• return to idle operation.

Call this 'Theory of Operation', but there is no secret trick or incredible complex operation, only two independent computer systems talking via a communication link.

I guess at minimum that would be three commands like

  • Initialize System; maybe accompanied with basic settings for foreground/background/border colour and alike
  • Clear Screen
  • Output a Character

From there on, add whatever might be useful, like

  • Output a String; speeding up communication
  • Position Cursor
  • Set Character set
  • Load Character Definition
  • Set Character Orientation; like for writing at arbitrary angles
  • Set a Graphics Cursor
  • Draw
    • a Line
    • a Rectangle filled/unfilled
    • a Circle
    • a Series of Lines
    • a Circle Section
    • ... whatever

Heck,

  • add BitBlit with off screen sources for sprites etc.
  • add memory read/write to manage such resources
  • or even upload custom code.

I guess you get the picture by now. No dark secret magic, just outsourcing the very functions your programs need.


P.S.: Unlike the FM I'd rather not build my own video output hardware but use a ready available 9958, to spare the additional development, even if just used in a fixed bitmap mode.

P.P.S.: Oh, and if you're add it, think about a third CPU (well, fourth considering keyboard&mouse :)) dedicated to sound. Since sound needs to run continuous and uninterrupted it will benefit even more from having it's own CPU. If drawing lags at times it'll be a minor nuisance, if sound lags, it'll be a major one.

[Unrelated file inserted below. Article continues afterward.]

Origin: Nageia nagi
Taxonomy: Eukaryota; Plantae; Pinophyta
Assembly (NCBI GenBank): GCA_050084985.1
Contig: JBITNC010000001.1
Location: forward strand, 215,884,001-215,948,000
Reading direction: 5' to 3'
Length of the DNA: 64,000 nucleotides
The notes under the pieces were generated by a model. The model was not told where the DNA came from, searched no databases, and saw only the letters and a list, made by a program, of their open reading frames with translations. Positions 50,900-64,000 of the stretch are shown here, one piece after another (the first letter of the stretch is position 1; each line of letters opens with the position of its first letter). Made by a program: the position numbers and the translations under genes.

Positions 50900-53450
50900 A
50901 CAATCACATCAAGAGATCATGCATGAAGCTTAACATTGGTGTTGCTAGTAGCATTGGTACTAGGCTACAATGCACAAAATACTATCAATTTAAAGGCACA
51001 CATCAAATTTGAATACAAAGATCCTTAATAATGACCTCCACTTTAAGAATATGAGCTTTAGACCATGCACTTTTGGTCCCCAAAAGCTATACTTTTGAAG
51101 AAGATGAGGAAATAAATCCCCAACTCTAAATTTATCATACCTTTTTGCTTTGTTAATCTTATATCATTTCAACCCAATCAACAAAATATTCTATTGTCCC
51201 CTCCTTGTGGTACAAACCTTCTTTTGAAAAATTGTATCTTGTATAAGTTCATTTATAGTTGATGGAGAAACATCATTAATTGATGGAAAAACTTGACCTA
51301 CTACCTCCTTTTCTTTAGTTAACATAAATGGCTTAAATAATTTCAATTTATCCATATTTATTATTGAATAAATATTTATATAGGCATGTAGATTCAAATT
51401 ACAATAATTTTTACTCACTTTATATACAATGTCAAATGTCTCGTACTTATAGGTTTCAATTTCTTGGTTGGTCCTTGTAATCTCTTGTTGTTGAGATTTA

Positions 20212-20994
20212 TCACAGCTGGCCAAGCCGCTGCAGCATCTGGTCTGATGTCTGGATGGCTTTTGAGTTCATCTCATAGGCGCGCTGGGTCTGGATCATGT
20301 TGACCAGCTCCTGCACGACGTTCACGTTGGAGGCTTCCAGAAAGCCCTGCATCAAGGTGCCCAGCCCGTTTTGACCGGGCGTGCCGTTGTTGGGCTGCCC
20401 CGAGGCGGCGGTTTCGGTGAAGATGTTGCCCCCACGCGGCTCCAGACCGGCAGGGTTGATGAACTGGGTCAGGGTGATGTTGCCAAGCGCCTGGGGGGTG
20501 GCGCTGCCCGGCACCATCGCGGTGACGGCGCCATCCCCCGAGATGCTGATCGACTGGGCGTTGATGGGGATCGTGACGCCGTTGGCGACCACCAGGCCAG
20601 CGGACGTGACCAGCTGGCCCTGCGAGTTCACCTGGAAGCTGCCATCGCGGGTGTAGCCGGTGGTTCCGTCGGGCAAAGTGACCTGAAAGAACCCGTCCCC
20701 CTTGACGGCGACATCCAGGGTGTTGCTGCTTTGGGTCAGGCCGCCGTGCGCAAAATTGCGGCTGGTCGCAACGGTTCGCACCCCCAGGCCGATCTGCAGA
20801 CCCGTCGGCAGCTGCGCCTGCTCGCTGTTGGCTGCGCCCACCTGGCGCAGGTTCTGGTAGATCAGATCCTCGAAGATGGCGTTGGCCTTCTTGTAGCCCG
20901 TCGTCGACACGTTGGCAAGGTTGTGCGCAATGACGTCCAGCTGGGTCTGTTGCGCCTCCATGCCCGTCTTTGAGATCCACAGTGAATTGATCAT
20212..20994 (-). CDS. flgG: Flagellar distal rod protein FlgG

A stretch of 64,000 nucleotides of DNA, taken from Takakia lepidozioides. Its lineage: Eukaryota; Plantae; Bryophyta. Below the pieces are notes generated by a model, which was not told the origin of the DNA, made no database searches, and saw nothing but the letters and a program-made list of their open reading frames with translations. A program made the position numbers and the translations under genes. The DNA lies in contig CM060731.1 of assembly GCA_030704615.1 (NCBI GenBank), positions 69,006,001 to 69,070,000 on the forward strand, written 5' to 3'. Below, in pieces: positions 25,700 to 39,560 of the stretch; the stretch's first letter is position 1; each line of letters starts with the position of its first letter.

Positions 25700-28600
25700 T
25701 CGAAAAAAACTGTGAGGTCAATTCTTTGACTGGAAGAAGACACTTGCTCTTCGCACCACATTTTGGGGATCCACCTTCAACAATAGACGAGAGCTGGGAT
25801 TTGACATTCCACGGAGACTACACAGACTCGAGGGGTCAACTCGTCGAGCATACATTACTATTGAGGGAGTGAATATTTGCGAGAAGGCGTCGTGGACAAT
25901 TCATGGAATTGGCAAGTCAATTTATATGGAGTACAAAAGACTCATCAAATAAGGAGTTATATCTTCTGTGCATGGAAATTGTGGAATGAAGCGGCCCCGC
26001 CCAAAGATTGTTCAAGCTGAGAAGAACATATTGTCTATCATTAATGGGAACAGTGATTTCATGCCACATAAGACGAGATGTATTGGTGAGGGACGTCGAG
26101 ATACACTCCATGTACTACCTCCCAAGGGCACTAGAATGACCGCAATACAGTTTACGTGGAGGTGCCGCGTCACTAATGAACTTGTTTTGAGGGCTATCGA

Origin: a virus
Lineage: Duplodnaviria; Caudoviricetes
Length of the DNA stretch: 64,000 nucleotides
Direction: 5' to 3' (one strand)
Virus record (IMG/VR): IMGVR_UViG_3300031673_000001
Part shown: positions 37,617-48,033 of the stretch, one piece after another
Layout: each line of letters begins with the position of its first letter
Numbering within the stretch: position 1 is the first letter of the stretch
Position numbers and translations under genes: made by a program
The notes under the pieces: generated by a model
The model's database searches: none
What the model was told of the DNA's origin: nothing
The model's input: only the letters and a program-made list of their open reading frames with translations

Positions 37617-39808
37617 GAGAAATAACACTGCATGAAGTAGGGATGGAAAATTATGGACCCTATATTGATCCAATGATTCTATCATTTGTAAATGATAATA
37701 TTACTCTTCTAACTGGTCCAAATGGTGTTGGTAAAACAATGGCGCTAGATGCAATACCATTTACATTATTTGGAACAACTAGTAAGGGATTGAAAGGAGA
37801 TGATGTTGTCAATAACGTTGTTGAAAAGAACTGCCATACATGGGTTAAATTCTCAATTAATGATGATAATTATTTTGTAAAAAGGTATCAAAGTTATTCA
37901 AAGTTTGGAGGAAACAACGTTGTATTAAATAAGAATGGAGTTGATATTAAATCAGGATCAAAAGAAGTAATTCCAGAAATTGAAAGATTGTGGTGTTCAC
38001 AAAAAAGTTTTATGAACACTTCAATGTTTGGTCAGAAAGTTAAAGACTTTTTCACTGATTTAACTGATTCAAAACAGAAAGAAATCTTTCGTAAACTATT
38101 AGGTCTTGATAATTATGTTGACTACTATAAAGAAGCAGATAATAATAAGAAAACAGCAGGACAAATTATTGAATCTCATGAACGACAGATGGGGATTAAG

Communication might be done much like with video. Also, using an existing synthesizer chip (FM preferred) will simplify design and give the CPU more room to handle complex higher level stuff, like preparing instrument tables, translating MIDI, mixing sounds or even creating 3D positioning. The Sky is the limit :))


*1 - Another example is the 1979 Superbrain employing a secondary Z80 to handle the Floppy drives. Of course going tha way also leads to all those machines that had 'intelligent' peripherals, from HP and Commodore all the way to Apple.

*2 - The main differences in case of the Apple II is that both CPU share the same memory and only one can work at any given time.

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    Nice touch noticing that moving video to another processor, frees memory on this processor which for 8-bit machines is quite precious. I never thought of that, but it is a very good reason Jul 26, 2022 at 21:37
  • @ThorbjørnRavnAndersen Actually, it's not that big an issue since the memory could be bank switched anyway. Bank switching would reduce efficiency slightly, but the speed gains from avoiding that were tiny compared to the speed gains from having a second CPU do the heavy lifting for multi-pixel graphics operations.